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Secondary engine balance

Secondary engine balance

(OP)
Hi! I can't understand, why seconadary forces are 2x per revolution? why from 0deg to 90deg secondary force curve goes down, and from 90deg to 180deg curve goes up? can someone explain?

RE: Secondary engine balance

https://en.wikipedia.org/wiki/Engine_balance#Secon...



https://en.wikipedia.org/wiki/Scotch_yoke#mediavie...

However, it is not just at second order, the fourier series for that waveform has components 1,2,4,6,8, etc

A scotch yoke has a pure sinusoidal displacement graph, hence has only a first order component.

Cheers

Greg Locock


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RE: Secondary engine balance

When the crank throw is 90 degrees from the top/bottom, the connecting rod bottom end is off to the side, which means the piston is not at halfway, it is sitting a little lower than the halfway position.

Do that on an inline four, and when the crank throws are at 90 degrees, the pistons are all below the halfway point. When the crank throws are straight up and down, two pistons are at top, two are at bottom. Figure out where the center-of-gravity is in both cases. There's your answer for the traditional inline-four secondary-imbalance buzzy vertical-shake vibration at higher revs.

And that's not the only thing going on in an inline-four. When the pistons are all TDC/BDC, their kinetic energy is zero. When things are at 90 degrees, their total kinetic energy is at a maximum, and neglecting combustion/compression forces, that kinetic energy came from the crankshaft. Result ... instantaneous crank rotation speed is lower at the 90-degree point than at TDC/BDC, neglecting combustion forces. That happens twice per revolution ... and if you again look at conservation of momentum, the irregular rotation speed of the crankshaft also translates to an irregular rotation speed of the cylinder block. The average rotation speed of the cylinder block is obviously zero, but the instantaneous might not be. More buzzing.

And speaking of that combustion force ... that also happens twice per revolution on an inline-four, and it's phased differently from the inertial effect and the magnitude depends on where your foot is on the accelerator pedal.

There's a lot going on at twice crank rotation speed in an inline-four.

RE: Secondary engine balance

Quote (BrianPeterson)

There's a lot going on at twice crank rotation speed in an inline-four.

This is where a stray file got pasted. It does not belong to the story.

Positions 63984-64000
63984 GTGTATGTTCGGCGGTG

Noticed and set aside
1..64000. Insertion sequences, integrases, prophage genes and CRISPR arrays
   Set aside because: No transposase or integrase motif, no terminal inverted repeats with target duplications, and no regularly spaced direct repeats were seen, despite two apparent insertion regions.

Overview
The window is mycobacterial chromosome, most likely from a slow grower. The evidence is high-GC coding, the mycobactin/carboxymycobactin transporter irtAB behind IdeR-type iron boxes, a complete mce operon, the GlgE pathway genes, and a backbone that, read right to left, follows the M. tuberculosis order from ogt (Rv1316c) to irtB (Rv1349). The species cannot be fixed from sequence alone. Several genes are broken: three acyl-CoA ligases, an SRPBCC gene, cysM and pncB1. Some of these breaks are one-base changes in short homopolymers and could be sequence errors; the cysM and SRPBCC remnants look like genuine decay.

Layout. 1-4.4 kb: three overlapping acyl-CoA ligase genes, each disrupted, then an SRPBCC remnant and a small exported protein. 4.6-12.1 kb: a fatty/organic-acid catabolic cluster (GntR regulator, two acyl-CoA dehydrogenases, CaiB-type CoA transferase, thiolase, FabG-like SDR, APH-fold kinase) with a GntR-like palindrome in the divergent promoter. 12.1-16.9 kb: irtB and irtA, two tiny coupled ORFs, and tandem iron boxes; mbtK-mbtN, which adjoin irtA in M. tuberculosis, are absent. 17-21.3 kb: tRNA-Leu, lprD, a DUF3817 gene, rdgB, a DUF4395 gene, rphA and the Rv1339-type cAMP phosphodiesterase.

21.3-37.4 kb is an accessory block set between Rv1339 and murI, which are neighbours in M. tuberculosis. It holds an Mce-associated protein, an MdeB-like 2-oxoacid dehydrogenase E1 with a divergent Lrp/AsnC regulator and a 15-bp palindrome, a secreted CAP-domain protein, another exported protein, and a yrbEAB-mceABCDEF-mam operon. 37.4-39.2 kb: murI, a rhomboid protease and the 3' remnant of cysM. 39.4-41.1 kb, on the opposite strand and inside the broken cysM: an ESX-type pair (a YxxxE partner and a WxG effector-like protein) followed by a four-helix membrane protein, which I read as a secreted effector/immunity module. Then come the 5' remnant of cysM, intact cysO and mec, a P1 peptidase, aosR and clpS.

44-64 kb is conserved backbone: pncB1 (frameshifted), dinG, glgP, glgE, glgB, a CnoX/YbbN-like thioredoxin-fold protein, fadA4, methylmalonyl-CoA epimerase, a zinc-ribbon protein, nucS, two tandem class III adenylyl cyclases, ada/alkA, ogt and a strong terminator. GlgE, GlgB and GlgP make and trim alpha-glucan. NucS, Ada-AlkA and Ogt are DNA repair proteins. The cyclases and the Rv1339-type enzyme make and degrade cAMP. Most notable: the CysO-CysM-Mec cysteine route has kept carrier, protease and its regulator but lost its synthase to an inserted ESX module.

And all the beatiful mathematics that comes with it will be lost if/when we move away from reciprocating engines as prime movers. 100-ish years of steam, then 100-ish years of internal combustion.

- Steve

RE: Secondary engine balance

(OP)
Thank You very much :)

RE: Secondary engine balance

(OP)
But how about secondary forces in single cylinder engines? If there is only one cylinder, why secondary force curve goes up after 90deg after TDC, if piston moves down?

RE: Secondary engine balance

A single has exactly the same secondary imbalance for exactly the same reason, it's just superimposed on top of a (normally much more massive) first-order imbalance.

A single with balance shafts that counteract the first-order imbalance will still have the secondary imbalance for exactly the same reason that an inline-four does.

Remember that these balance factors are a sum of ALL of the higher-order frequencies; see the link in Greg's post above. Just because you have a big first-order imbalance that dominates the situation doesn't mean the rest of them don't exist as well!

RE: Secondary engine balance

An inlne 4 arranges all the secondaries so they add, not cancel.
The crank must tug on The pair at TDC tomake them "hurry" away from TDC due to the stroke/rod length relationship. The crank doesn't have to tug very hard on the pair at BDC because they tend to "dwell" at BDC. At each pair's TDC the crank is being yanked upwards. It is almose like there is extra piston assembly spinning uncounterweighted at 2x crank speed

RE: Secondary engine balance

The waveform of piston motion (displacement, velocity, acceleration) can be created by summation of the fundamental and all its harmonics. Each is a sine wave, but when you add them up, you get the familiar form that looks like a squashed/stretched single wave. The relative amplitudes of the harmonics (compared with the fundamental) depends on the ratio of rod length to crank throw. You need an infinite ratio to eliminate all harmonics. Or a different mechanism.

Combining and phasing sets of pistons to cancel these harmonics is part of engine balancing.

- Steve

RE: Secondary engine balance

(OP)